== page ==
No Turning Back: Kyle Shepherd's Invisible Jukebox

“This is music from home. Why wouldn’t it be? Why shouldn’t it be?” declares Kyle Shepherd on his Sama-nominated debut quartet album, fineART.

On his brand new trio album, A Portrait of Home the 23-year old pianist and composer continues to paint an impressionistic landscape of exploratory South African jazz rhythms, harmonies and melodies.

Cape Town’s Kyle Shepherd is widely regarded as one of South Africa’s most accomplished jazz pianists, composers and band leaders. He showed off his talents at this year’s Joy of Jazz Festival.

What better way to to find out where Kyle’s proudly South African approach to improvised music comes from than by playing him some homegrown jazz classics - and a pair of Afro-American jazz satellites, for good measure.

Jazz Epistles— Gafsa (off Jazz EpistleVerse.
, 1960)

(Six seconds into the piano solo) Okay. I know this one (chuckles). It’s called Gafsa by Abdullah Ibrahim. I stand to be corrected but I think it may be from his first or second album. (Listens further). Okay. My immediate feeling is it’s either on a trio album, or I’m leaning towards it may be from his solo piano album called Gafsa. But from the sound of the piano I can hear it’s even an older recording. This must be from ‘67 maybe? If it is, then Makhaya Ntshoko is on the drums - which we’re not hearing - and the bassist would be Johnny Gertse. So it’s either Duke Ellington presents Dollar Brand or….

You’re spot on with the drummer and bassist, but this recording’s actually even earlier….

(Immediately): Oh! Is it The Epistles? Of course, that album also features Kippie Moeketsi (sax), Jonas Gwangwa (trombone) and Hugh Masekela (trumpet).

Abdullah Ibrahim’s music has been a pivotal influence on you hasn’t it?

I’ve always been attracted to his solo piano work particularly. I’ve always found it quite amazing and fascinating how he executes things in these long kind of threaded, non-stop, flowing recitals of solo piano. There’s so many different shades to Abdullah and not many people know all of [them]. I think a lot of people only know the music that was composed in the context of the struggle, that people adapted as anthems, things like Mannenberg, South African Sunshine, Soweto is Where It’s At. But I think the depth of him as an artist really comes out in his other works. So I’ve always been attracted to his vast, vast range of very deep, serious artistry, you know? With Abdullah what always strikes me is just how many different elements are in his work. And also how predominant the elements of ‘home’, for lack of a better way of saying it, are in there. And how he’s internationalised those sounds within songs and within the execution and delivery of concert performances.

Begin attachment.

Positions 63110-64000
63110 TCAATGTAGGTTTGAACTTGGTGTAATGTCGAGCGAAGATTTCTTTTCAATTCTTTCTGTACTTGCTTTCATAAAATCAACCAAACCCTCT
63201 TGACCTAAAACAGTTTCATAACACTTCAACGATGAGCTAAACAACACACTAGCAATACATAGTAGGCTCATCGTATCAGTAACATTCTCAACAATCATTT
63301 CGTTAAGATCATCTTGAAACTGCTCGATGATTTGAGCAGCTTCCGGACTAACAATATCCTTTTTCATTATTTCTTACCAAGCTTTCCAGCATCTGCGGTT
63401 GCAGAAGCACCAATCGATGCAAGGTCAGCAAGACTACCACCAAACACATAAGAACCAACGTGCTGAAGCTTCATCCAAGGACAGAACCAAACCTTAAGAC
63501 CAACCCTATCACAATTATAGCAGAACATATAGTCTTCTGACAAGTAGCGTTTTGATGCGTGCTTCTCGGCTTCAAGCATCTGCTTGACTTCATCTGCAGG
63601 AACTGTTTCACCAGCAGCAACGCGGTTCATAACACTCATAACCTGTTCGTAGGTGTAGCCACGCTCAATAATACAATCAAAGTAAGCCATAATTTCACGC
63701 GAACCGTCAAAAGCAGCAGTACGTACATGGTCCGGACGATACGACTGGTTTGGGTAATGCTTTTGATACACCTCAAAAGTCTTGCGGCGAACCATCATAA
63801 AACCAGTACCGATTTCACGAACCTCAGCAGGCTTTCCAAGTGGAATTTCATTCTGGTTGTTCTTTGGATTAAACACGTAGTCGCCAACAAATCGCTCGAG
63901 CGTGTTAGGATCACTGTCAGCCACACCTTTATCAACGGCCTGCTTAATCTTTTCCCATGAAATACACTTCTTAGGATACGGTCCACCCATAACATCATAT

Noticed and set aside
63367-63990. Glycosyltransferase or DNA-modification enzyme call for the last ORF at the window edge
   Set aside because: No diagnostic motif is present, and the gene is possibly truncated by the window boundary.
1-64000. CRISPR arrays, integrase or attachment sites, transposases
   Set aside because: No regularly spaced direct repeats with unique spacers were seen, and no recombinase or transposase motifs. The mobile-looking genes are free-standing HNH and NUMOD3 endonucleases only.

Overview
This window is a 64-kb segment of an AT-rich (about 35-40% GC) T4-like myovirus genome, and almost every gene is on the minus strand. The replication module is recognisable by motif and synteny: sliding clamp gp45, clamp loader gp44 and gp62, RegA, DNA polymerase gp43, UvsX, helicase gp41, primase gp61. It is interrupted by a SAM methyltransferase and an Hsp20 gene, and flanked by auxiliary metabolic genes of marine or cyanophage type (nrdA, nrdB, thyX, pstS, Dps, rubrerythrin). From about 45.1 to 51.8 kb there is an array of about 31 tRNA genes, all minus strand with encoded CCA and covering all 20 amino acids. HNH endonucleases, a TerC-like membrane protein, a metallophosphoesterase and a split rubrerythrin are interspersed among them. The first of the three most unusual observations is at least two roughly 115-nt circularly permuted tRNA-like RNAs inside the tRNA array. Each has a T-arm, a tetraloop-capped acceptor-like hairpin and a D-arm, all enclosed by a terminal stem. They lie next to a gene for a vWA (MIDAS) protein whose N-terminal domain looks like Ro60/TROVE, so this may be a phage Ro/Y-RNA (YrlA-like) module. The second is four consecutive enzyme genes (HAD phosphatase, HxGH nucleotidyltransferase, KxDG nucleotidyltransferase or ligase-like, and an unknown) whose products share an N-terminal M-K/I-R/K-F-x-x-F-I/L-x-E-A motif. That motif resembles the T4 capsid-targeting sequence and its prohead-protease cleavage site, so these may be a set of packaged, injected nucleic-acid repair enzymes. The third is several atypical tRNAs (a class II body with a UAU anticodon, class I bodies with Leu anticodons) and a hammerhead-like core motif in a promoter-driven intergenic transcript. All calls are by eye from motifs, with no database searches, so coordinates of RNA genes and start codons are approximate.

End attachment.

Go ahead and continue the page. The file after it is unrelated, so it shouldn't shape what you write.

Chris McGregor’s Brotherhood of Breath—The Serpent’s Kindly Eye (off Live at Willisau, Ogun, 1994)

(Immediately) This must be Chris McGregor, The Brotherhood of Breath. (listens) Dudu Pukwana…hell yeah!

You currently compose for trio and quartet, what are your thoughts on writing for a big band?
I think any composer has ideas about doing that kind of thing. I’d love to write for orchestra and improvising musicians in combination, and also a big band much like that. Chris McGregor, The Brotherhood of Breath, The Blue Notes, I mean…phew…in terms of writing and arranging for big band, they were really just, just, there’s so much I could say, but they were really just something else! They really shook the UK scene when they got there and influenced so many musicians.

How much influence they had on the Europe and UK jazz scene is not even known back home. And how much musicians loved and revered them. That band was just made up of such unique, incredible musicians, world class and beyond. Ornette Coleman loved Dudu Pukwana’s alto sax playing. Don Cherry loved Mongezi Feza’s trumpet playing. Charles Mingus loved Johnny Dyan’s bass playing as well. And of course there’s [drummer] Louis [Moholo] as well.

Yeah, word has it that Louis can’t get a gig at home….

No he can’t! He has to travel to Europe all the time. I’ve been fortunate enough to play with him on two occasions in Cape Town. It was incredible to work in that context. You know, I wish I could have done that now ‘cos we just grow all the time. For me I was a bit musically young at that time. But everything I learned being in that process stuck with me. I would really love to play with Louis now. In fact I should tell him that, soon. I have to say I wish I and more young musicians in Cape Town had more contact with their music, their recorded work and more information about Chris McGregor and The Blue Notes. Because at the moment we don’t. Not a lot of people know about this work. That’s a great pity actually. I’d love to hear more of it.

Isn’t this music being studied at university or music college?